Georgia offense already seeing spring rewards
Spring practice is two weeks away, but already Georgia head coach Kirby Smart is starting to see some positive signs.
One is the simple fact there will be a spring practice, which for the Bulldogs, gets underway on March 16.
Second, and perhaps even more meaningful, is that Smart’s already beginning to see his team buy into doing all the little things necessary to be truly elite.
“We see that we’re getting results from the things we’re putting time to. You get what you demand, you get what you invest. So we’re investing time in us. We’re investing time in connection,” Smart said. “Connection is important. It was a very strange year for everybody in college football, when you had some kids on teams that had only been on Zooms their entire time. They had no face-to-face with anybody. So the connection and the dialog—demanding the standard—has been a big topic of conversation for us.”
Players seem to be paying attention.
“You ask, how do you see that you’re getting results from that? It’s every day in the sprints, it’s every day. It’s every time something adverse happens; it’s holding guys accountable,” Smart said. “I’m not waiting until practice one to see the effects of things; I’m seeing the fruit of the labor. Guys are coming in on their own. Guys are coming in and saying, 'I want to go throw, I want to work out extra, I want to go work out on Saturday.' That’s the culture you have to have to be elite, and that’s what you’re always working toward.”
The new year of practice couldn't show a greater contrast with the last one.
Thanks to Covid-19 wiping out spring practice, it ruined whatever chance new offensive coordinator Todd Monken had of properly installing the offense, and the players having an opportunity to learn and grow as a unit.
“Last year at this time, it was just a whirlwind in terms of figuring out okay, Monken’s here, we’ve got this guy here, this guy there, and trying to install different things,” Smart said. “Now, just the pace in which we’re doing walkthroughs and being able to do things offensively has been much better. If anything, we’re trying to adjust more on defense now to what they’re doing, because they’re a little bit ahead of us, where (the defense) was a little bit ahead of them last year.”
For JT Daniels and the rest of Georgia’s quarterbacks, having a spring after missing out on the opportunity last year is huge.
Given his starts in the Bulldogs’ final four games, most expect the Southern Cal transfer to pick right up where he left off. According to Smart, if Daniels is able to repeat his success, it will be because of spring drills and the continued lessons he’ll be able to learn.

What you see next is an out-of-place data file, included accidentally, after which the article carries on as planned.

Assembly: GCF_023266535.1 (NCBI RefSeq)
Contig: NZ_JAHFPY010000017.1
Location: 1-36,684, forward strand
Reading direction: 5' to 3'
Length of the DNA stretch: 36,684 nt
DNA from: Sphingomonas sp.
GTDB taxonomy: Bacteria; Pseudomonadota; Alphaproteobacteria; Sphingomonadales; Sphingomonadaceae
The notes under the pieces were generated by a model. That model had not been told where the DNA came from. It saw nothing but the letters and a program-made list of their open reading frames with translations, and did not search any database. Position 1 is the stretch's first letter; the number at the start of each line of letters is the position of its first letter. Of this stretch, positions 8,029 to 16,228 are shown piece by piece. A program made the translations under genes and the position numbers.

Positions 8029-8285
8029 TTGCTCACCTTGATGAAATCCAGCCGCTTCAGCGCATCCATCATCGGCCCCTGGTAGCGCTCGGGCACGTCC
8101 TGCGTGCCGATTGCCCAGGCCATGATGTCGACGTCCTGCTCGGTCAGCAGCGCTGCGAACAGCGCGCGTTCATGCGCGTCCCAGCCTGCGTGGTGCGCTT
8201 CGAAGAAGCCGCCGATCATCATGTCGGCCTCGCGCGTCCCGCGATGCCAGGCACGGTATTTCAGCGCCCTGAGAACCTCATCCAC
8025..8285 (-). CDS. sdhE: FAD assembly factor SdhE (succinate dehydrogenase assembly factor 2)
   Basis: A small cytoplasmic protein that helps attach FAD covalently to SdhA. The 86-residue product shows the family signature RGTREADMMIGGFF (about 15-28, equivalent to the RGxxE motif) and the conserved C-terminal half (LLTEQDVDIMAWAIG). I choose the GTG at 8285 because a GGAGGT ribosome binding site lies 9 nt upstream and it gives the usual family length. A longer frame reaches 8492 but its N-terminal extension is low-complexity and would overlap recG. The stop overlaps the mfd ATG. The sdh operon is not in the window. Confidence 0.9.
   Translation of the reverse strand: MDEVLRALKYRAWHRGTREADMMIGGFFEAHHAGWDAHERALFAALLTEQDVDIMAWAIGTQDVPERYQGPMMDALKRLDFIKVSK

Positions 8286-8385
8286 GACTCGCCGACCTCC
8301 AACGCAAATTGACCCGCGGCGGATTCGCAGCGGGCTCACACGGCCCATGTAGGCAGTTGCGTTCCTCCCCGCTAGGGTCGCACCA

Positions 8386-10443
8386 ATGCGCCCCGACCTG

“This time last year, I don’t even have a clue what he was doing. Was he rehabbing from a knee? He’s come a long way from the volume of information, and the other quarterbacks as well,” Smart said. “Carson Beck had just gotten here at this point last year; Brock’s (Vandagriff) out there, and Stetson’s (Bennett) out there, so all those guys are learning.”
But it’s not just the quarterbacks who still have a lot to learn.
“Everybody needs spring practice. There’s nobody on our roster who doesn’t. You can even say about fifth-year guys, it’s important for them to get the spring practice they have,” Smart said. “For the quarterbacks, the continuity of the offense, that’s critical. You want to get some relationships built there. Continuity toward the end of the year began to improve. Obviously, offensively, we’ve got a lot of guys who are coming back, but that doesn’t mean you’re going to have success because they are coming back.”
Yes, it’s an impressive group of offensive returnees the Bulldogs are bringing back for 2021.
With Daniels, the entire corps of running backs, and a deep group of receivers, many are predicting Georgia’s offense to really improve, perhaps becoming one of the more dynamic units in the SEC.
Don't talk about that around Smart, however.
“The more that mantra is out there—we’re going to be great—the tougher our job becomes internally to motivate. We’ve had years before where we’ve had returning quarterbacks, returning running backs, returning these guys, returning those guys, two great tackles,” he said. “Did that equate to instant success? Not necessarily. What you do, what you earn is what you do in the offseason. Nothing is given to you; there’s no entitlement, and I think JT understands that. I think the rapport with the receivers and ALL the quarterbacks is going to be extremely important in terms of developing our offense and getting timing in the passing game.
Smart reminded reporters that this is still a very young team.
“The other day we had a team run, and I asked everybody to stand up who'd not been to a spring practice at Georgia, and I venture to say it was 65-70 percent of the team that stood up,” he said. That’s a scary thing. You’re like, well, what does that matter? It shows you the youth you have and the lack of practices and experience your team has.
“We’ve got 16 mid-years, a lot of new walk-ons—nobody who was here before last year had gone through that. So when you look at all that, it kind of makes you go, wow."